Metric spaces and functions of several variables. Differential calculus of functions of several variables. Implicit functions and applications in geometry. Multiple Riemann integral. Curvilinear and surface integrals and the connections between them. Functional sequences and series. Integrals that depend on a parameter. Fourier series.
    - Geometry 3
    Parameterized curves in plane and space examples. Length of the curve. Tozija (thosis??) of curves and curves. Adjustable rapper guilty. Parameterized and desktop cases. The first and second fundamental form of the surface. Curves on the surface. The curvature of the surface.
    - Introduction to Numerical Mathematics
    Polynomial interpolation (various forms) and error of interpolacion.Numerical differentiation and integracion.Numerical methods for solving systems of linear equations and finding the inverse matrix and the determinant value (Gauss's method iteration method); methods for finding eigenvalues and vectors of regular square matrices (Jacobi-HP Householder's, LR, QR, partial problem) .Methods for solving one (method of iteration, Newton, cutters and halving) and systems of nonlinear equations (method of iteration and Newton's) .Application of exposed theory, students realize through practical exercises on computer using Matlab.
    - Software packages in mathematics
    Packages for symbolic manipulation. Numerical packages. Lots of simulation and modeling. Packages for the geometric visualization. Packages for writing mathematical text and making presentations.
    - Object-Oriented Programming
    Object-oriented paradigm. Objects, classes, inheritance. The programming language Java. Classes and inheritance in Java. Lots. Inner classes. Exceptions. Enumerated types. Generic types and methods. Reflection. Annotation. Collections. Multithreaded programming. The entrance and exit. Serialization. JavaFX.


    ========
    Year III
    ========

    Semester 1
    ----------

    - Analysis 3
    Measures and Integration (General Theory), spaces of integrable functions, complex measures.
    - Algebra 2
    Groups, Rings, Fields. (All of them)
    - Complex functions
    The field of complex numbers C. topology of the complex plane. Convergence in C. Addition formulas, trigonometric form of a complex number. Differentiable function. Cauchy-Riemann equations. Regular (holomorphic) functions. Geometric meaning of the statement. Conformal mapping. Elementary functions az + b / az + d, e z, log z, sin z, cos z and branches. Features integral. Cauchy integral theorem. Indefinite integral. Cauchy formula. Morera's theorem. Integral Cauchy type. Cauchy inequality, Liouville theorem. Cauchy-Green's formula, KIT versions, homotohopy, index, simply connected and areas with a continuous border. Features uniformly convergent sequences and series. Weierstrass theorem. Power series. Cauchy-Hadamard theorem. Abel's theorem. Teorema singleness. Taylor, Laurent series. Definition and types of isolated singularities. Count as an isolated singularity. Residuum. Application of residues to calculate real integrals.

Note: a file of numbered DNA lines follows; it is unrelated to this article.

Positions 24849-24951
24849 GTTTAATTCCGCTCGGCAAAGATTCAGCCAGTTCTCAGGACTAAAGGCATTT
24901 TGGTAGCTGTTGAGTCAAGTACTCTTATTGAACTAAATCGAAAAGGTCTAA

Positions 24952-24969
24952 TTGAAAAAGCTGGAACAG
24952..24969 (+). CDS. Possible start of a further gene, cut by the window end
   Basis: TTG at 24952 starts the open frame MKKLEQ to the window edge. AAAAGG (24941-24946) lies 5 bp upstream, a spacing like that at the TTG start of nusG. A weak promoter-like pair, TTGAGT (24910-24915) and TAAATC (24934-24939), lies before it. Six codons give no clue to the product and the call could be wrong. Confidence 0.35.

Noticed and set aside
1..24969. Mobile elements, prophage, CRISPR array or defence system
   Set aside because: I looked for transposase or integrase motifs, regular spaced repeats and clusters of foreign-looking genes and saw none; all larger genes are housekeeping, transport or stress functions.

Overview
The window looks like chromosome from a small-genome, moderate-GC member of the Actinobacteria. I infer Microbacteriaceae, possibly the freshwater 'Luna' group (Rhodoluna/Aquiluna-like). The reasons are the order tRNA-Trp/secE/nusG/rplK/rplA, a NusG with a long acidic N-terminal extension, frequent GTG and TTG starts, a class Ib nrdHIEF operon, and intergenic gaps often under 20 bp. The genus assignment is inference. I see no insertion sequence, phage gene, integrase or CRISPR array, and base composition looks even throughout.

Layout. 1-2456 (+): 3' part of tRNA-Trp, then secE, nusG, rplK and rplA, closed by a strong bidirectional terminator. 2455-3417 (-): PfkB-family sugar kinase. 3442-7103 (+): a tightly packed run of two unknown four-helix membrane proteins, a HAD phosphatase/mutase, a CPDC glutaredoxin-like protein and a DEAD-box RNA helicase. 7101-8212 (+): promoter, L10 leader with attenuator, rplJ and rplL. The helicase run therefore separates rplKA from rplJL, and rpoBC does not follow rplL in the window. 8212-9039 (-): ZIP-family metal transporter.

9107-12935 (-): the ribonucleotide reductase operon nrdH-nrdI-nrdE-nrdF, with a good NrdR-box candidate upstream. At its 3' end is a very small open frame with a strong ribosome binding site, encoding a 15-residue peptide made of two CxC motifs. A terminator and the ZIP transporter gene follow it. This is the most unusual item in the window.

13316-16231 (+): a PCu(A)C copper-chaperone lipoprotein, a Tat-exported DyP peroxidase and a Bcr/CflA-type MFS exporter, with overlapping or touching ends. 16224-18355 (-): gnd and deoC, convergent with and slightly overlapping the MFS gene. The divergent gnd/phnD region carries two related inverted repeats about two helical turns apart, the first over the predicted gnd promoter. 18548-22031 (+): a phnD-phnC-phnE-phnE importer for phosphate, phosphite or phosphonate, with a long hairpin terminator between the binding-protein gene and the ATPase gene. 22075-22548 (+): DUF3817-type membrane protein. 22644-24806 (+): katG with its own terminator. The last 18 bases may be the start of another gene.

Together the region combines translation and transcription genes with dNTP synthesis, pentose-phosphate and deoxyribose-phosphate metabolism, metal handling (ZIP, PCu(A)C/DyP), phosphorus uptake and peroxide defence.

- Differential equations 1
    Differential equations first order, differential equations higher order, normal systems of differential equations, analytic theory of differential equations.
    - Numerical Analysis 1
    Numerical methods for solving systems of linear algebraic equations, numerical methods of calculating determinants and inverse matrix, numerical methods for solving the problem of eigenvalues and vectors of a matrix.
    - Approximation theory
    The mathematical apparatus. Approximation in Hilbert and Banach space. Mean square approximation. Orthogonal polynomials. The method of least squares. Fourier analysis. Discrete Fourier transformation; FFT. Wavelets. Application of signal processing and image. Uniform approximation.

    Semester 2
    ----------

    - Analysis 3
    Basic principles of functional analysis, Banach and Hilbert spaces, linear operators on them and their properties.
    - Geometry 4
    Axioms of incidence, separation and continuity and their consequences. Projective mappings. The curves of the second order. Method distance. Method trace and vanishing. Application software packages in Projective and Descriptive Geometry.
    - Introduction to the theory of extremal problems
    Quadratic functions and quadratic form of several variables. Terms of first and second order for smooth problems without restrictions. Formulation of ekstremal problems with constraints of equality and inequality type. The necessary and sufficient conditions in the form of Lagrange's principle. Convex functions of one or more variables. Kuhn-Tucker theorem. Systems of linear equations and inequalities. Theorems alternative. Duality in linear programing. Necessary condition of extremum for smooth problems with constraints of equality and inequality type.
    - Differential equations 2
    Systems of differential equations, boundary problems, dynamic systems of equations and stability of solutions of partial differential equations. is able to apply the knowledge in applications (dynamic systems, etc.) in order to solve the problem.
    - Numerical Analysis 1
    The interpolation functions, numerical differentiation and numerical integration, Approximation of functions, numerical methods for solving algebraic and transcendental equations and their systems.


    =======
    Year IV
    =======

    Semester 1